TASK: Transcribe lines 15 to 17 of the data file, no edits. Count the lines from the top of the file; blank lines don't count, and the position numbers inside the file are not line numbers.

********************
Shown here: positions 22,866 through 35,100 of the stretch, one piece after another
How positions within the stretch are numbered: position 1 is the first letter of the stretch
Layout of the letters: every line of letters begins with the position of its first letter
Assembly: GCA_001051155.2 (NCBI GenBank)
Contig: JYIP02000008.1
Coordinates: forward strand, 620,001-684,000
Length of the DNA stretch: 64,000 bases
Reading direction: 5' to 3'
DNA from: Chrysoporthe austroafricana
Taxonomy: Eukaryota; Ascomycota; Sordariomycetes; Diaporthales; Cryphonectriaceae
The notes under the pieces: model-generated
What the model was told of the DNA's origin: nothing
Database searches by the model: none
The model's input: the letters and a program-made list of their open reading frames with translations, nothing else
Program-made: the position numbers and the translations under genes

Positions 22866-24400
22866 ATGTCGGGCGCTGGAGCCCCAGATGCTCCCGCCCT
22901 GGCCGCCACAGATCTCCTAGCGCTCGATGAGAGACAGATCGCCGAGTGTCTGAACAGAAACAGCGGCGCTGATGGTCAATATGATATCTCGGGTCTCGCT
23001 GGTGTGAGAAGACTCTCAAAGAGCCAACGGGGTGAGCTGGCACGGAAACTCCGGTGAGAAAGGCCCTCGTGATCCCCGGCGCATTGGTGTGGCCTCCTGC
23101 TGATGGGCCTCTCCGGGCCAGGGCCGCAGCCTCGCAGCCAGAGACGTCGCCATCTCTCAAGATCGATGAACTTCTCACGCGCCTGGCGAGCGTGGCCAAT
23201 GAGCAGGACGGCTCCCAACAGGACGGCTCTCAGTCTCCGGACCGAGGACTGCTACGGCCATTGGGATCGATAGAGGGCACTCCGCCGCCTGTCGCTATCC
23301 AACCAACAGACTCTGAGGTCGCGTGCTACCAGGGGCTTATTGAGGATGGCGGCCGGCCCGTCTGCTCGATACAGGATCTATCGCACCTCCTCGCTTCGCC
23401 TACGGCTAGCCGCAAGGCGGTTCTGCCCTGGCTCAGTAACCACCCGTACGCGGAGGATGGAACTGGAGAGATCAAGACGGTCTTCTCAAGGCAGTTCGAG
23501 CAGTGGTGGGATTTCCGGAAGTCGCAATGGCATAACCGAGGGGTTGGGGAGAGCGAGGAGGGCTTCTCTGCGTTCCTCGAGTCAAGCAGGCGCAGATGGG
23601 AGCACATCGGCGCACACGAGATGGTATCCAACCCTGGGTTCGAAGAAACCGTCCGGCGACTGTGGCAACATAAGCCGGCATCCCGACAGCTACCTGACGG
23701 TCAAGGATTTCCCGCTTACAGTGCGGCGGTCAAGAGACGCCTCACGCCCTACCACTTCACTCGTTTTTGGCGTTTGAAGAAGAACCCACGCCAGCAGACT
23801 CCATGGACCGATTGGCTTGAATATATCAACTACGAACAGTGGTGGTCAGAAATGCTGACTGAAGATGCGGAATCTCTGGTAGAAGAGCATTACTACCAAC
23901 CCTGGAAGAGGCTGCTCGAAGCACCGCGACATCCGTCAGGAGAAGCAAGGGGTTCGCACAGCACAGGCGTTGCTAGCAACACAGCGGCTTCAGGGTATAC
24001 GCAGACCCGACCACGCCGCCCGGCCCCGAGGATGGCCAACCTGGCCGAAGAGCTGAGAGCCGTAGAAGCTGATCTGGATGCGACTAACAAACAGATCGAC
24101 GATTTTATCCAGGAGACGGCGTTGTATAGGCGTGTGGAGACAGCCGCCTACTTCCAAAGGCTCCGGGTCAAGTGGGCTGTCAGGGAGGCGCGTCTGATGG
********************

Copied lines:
Program-made: the position numbers and the translations under genes

Positions 22866-24400
22866 ATGTCGGGCGCTGGAGCCCCAGATGCTCCCGCCCT